Saturday, January 28, 2012

Time To Revisit `A People's History of Iran' Again: Part 5

(All the 2012 GOP and Democratic presidential candidates in the USA—except for Ron Paul—apparently support the U.S. government’s current policy of waging economic warfare and covert war against people in Iran and threatening people in Iran with an overt US/Israeli military attack in 2012. Yet most people in the United States know little about the history of people in Iran since foreign imperialist powers began undemocratically and illegally intervening in its internal political and economic affairs in the late 1800s. But here's part 5 of "A People's History of Iran," from a few years ago--bf).

In 1927 a second congress of the repressed Persian Communist Party [PCP] was held and PCP activists decided to work underground for the following aims in Iran:

1. elimination of Iranian monarchy and rejection of an Iranian “bourgeois” parliamentary republic;
2. national rights for all nationalities within Iran;
3. a new army of workers and peasants for Iran;
4. confiscation of all installations of the Anglo-Persian Oil Company in Iran;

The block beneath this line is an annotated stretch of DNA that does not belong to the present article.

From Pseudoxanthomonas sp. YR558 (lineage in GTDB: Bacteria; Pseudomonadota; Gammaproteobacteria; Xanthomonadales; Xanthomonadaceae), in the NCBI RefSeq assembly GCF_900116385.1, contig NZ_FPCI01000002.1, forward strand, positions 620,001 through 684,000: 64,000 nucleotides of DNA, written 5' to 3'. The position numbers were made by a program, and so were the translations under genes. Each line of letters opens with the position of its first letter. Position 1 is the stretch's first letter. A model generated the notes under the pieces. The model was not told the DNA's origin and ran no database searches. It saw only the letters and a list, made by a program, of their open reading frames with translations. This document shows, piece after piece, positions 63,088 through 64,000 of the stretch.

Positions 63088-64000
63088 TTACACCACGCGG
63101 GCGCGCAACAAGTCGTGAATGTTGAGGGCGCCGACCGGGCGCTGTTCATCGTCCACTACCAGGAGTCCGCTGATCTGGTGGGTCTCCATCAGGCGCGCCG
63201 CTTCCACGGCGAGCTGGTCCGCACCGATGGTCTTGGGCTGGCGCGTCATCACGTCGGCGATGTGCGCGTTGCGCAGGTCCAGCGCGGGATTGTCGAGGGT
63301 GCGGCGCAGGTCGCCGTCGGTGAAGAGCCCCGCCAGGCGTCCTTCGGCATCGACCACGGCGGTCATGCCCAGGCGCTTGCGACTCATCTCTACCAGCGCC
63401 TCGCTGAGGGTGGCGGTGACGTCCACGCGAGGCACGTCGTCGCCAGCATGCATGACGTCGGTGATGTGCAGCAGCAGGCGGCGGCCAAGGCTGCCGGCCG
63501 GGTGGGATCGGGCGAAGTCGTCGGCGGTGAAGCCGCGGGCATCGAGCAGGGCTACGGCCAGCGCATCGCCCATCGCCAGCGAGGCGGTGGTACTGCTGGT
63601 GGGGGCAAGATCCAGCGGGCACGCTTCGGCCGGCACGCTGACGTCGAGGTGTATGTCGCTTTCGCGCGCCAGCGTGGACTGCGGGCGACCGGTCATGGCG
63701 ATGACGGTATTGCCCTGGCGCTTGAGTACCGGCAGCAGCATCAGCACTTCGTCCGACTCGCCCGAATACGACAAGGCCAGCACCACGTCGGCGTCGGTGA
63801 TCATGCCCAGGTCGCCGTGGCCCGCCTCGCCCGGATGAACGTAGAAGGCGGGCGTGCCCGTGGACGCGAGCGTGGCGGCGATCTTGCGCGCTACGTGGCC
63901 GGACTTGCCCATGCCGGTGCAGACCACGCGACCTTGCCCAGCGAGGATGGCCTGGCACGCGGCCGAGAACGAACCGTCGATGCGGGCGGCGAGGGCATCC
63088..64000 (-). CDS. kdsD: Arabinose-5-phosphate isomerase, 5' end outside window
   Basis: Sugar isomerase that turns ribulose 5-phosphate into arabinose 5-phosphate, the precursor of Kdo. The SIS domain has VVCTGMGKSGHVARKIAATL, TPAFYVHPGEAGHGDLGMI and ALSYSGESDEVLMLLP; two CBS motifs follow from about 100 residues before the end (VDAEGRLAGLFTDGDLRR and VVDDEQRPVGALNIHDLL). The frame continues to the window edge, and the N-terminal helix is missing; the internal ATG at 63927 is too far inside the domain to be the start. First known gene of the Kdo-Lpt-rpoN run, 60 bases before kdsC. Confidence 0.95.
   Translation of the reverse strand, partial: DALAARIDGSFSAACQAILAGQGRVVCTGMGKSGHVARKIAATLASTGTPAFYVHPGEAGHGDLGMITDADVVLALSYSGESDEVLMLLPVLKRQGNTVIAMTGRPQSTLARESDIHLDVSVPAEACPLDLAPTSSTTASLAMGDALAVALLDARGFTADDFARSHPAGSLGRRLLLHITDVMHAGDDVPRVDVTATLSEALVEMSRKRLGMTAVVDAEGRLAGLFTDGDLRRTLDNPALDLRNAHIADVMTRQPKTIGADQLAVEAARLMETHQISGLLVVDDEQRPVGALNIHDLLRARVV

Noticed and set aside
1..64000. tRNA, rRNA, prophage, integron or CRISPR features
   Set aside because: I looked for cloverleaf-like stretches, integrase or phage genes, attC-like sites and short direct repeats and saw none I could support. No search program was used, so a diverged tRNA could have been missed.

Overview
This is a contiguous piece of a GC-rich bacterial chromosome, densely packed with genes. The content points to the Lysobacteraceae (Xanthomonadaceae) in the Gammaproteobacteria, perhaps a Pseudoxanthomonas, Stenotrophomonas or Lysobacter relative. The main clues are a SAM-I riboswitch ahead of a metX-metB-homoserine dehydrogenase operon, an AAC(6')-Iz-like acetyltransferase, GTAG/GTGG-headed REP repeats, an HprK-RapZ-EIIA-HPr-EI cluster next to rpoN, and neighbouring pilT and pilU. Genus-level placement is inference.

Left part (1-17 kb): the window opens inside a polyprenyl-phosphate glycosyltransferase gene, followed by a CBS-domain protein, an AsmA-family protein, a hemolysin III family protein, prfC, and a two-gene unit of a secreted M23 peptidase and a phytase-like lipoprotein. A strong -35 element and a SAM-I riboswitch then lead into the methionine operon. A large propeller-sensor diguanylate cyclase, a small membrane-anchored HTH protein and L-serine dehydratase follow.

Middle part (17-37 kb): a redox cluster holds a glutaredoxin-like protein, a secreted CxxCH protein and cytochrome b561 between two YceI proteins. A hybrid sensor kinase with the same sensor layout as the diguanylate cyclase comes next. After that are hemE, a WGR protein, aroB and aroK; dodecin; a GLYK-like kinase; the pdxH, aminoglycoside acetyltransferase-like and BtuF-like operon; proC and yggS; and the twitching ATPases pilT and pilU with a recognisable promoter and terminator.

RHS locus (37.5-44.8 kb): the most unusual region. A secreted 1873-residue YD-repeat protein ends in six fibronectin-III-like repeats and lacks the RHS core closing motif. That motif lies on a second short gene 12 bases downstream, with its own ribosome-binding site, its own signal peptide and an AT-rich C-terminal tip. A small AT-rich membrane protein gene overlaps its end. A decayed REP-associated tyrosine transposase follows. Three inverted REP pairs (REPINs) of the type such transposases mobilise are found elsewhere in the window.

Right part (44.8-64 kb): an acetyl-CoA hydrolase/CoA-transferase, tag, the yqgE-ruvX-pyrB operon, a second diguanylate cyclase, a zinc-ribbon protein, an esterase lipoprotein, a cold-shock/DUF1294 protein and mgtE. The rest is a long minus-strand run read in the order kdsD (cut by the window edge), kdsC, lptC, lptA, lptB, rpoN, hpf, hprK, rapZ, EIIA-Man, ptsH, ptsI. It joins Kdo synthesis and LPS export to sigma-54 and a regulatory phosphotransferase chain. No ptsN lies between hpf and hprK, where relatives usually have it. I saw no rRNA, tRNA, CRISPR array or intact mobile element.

5. abolition of foreign concessions in Iran;
6. establishment of agricultural lending banks;
7. surrender of all Iranian religious endowments and Iranian big estates to Iranian peasants;
8. confiscate the property of the Shah of Iran, the Iranian aristocracy and Iranian tribal chieftains; and
9. abolish all debts owned by the Iranian peasants.

The following specific political demands were also made by the Second Congress of the PCP in 1927:

1. full freedom for Iranian labor unions and Iranian political organizations;
2. Iranian government recognition of labor unions;
3. free speech, freedom of assembly, freedom of the press and the right to strike be established in Iran;
4. collective bargaining and contract rights for labor unions in Iran;
5. establishment of a minimum wage in Iran; and
6. housing be provided for Iranian workers in the oil and fishing industries.

Two years after this 1927 PCP Congress, oil industry workers in the Khuzistan area of Iran went on strike. But by 1931, Reza Shah Pahlavi’s regime had formally outlawed even more extensively the PCP and the PCP’s front groups under the June 1931 Anti-Communist Act. So by the end of 1931, around 150 Iranian communist activists were being held in the Reza Shah Pahlavi regime’s prisons. Yet between 1933 and 1937 a discussion group of left intellectuals in Iran, led by Dr. Taghi Erani, was still able to start and publish abroad, in Europe, a theoretical journal, titled Donya (‘Universe”), to promote the democratization of Iranian society. (end of part 5)

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